Portal:Advanced General Studies

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The Advanced General Studies Portal

Welcome to the Advanced General Studies Portal! This page is a guide to Wikiversity learning resources that are about General Studies. Please help create and organize learning resources at the content development projects.

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John Pilger, Richard Gizbert, and Julian Assange - The Wikileaks Files - Book Launch - London - 29th September 2015.jpg

John Pilger, Richard Gizbert, and Julian Assange are before the investigative press regarding The Wikileaks Files - Book Launch - Foyles, London - 29th September 2015. Credit: Walej.

Def. a "form of journalism in which the reporter deeply investigates a single topic of interest, often involving crime or corruption"[1] is called investigative journalism.

"Reporting, through one's own initiative and work product, matters of importance to readers, viewers, or listeners [is investigative journalism]."[2]

"An investigative journalist is a man or woman whose profession it is to discover the truth and to identify lapses from it in whatever media may be available. The act of doing this generally is called investigative journalism and is distinct from apparently similar work done by police, lawyers, auditors, and regulatory bodies in that it is not limited as to target, not legally founded and closely connected to publicity."[3]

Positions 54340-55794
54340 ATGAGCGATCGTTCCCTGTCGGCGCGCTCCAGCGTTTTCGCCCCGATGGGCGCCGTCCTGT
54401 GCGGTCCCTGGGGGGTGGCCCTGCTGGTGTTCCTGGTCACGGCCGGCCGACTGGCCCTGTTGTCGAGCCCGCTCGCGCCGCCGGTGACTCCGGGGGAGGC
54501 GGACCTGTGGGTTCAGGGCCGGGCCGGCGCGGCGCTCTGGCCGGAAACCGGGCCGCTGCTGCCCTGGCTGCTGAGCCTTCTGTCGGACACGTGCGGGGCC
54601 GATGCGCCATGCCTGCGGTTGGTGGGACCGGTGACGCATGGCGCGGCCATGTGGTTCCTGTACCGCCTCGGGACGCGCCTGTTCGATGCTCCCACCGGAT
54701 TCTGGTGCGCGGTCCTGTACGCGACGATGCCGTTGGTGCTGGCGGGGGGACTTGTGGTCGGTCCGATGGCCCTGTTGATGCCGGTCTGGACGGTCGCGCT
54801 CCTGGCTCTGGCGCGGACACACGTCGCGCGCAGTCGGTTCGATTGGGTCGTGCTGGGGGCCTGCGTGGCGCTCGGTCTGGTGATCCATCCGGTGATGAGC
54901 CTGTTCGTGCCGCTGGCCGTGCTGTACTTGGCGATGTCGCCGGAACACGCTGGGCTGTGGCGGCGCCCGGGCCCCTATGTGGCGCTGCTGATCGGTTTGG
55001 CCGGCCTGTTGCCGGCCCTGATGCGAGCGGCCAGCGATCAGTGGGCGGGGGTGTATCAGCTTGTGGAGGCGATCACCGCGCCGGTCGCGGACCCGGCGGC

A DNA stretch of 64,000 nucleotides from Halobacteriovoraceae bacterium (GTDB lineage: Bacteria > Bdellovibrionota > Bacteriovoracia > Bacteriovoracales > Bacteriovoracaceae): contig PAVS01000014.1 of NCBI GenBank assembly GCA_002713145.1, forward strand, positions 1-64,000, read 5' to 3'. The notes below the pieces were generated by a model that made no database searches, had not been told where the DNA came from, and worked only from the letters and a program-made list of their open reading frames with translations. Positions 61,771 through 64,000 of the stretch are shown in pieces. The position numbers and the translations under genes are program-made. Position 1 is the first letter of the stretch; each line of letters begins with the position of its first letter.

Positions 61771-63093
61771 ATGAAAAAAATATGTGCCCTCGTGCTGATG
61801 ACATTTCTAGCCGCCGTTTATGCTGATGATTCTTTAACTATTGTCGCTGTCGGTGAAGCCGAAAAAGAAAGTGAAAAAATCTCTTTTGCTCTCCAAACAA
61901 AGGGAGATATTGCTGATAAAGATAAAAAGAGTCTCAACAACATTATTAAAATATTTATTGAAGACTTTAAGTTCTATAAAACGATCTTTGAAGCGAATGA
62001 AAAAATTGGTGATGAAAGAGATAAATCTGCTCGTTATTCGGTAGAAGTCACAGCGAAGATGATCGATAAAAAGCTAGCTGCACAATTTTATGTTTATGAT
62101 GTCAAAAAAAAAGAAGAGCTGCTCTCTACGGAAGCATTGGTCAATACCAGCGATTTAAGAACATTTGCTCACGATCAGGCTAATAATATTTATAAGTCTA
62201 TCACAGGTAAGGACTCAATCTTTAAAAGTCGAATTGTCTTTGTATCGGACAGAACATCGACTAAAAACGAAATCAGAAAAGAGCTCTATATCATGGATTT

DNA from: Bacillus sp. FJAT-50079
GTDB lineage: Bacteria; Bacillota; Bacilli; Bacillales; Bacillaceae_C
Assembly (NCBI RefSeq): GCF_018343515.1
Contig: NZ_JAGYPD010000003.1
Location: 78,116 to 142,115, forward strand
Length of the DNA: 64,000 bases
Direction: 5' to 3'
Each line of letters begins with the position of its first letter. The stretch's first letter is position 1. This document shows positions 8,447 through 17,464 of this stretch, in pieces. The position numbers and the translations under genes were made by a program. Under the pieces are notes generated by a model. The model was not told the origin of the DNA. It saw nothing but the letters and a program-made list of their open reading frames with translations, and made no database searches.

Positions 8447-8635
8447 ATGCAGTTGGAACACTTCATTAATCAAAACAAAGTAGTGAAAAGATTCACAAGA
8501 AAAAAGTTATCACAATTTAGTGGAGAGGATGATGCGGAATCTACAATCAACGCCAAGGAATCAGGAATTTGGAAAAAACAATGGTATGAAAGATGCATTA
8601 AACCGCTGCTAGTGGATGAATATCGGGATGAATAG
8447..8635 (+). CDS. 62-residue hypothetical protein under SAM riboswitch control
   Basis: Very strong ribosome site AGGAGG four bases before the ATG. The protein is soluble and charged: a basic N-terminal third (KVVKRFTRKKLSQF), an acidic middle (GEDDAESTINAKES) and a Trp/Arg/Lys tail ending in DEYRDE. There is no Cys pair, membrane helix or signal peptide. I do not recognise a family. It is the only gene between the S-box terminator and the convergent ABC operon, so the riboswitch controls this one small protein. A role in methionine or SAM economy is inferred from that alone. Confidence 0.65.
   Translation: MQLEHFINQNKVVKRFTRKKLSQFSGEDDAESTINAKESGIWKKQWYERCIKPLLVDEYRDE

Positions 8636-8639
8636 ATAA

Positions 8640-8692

References

  1. investigative journalism. San Francisco, California: Wikimedia Foundation, Inc. March 1, 2014. https://en.wiktionary.org/wiki/investigative_journalism. Retrieved 2014-05-06. 
  2. Steve Weinberg, The Reporter's Handbook: An Investigator's Guide to Documents and Techniques, St. Martin's Press, 1996
  3. Investigative Journalism: Context and Practice, Hugo de Burgh (ed), Routledge, London and New York, 2000
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“The most incomprehensible thing about the universe is that it is comprehensible.” - Albert Einstein.

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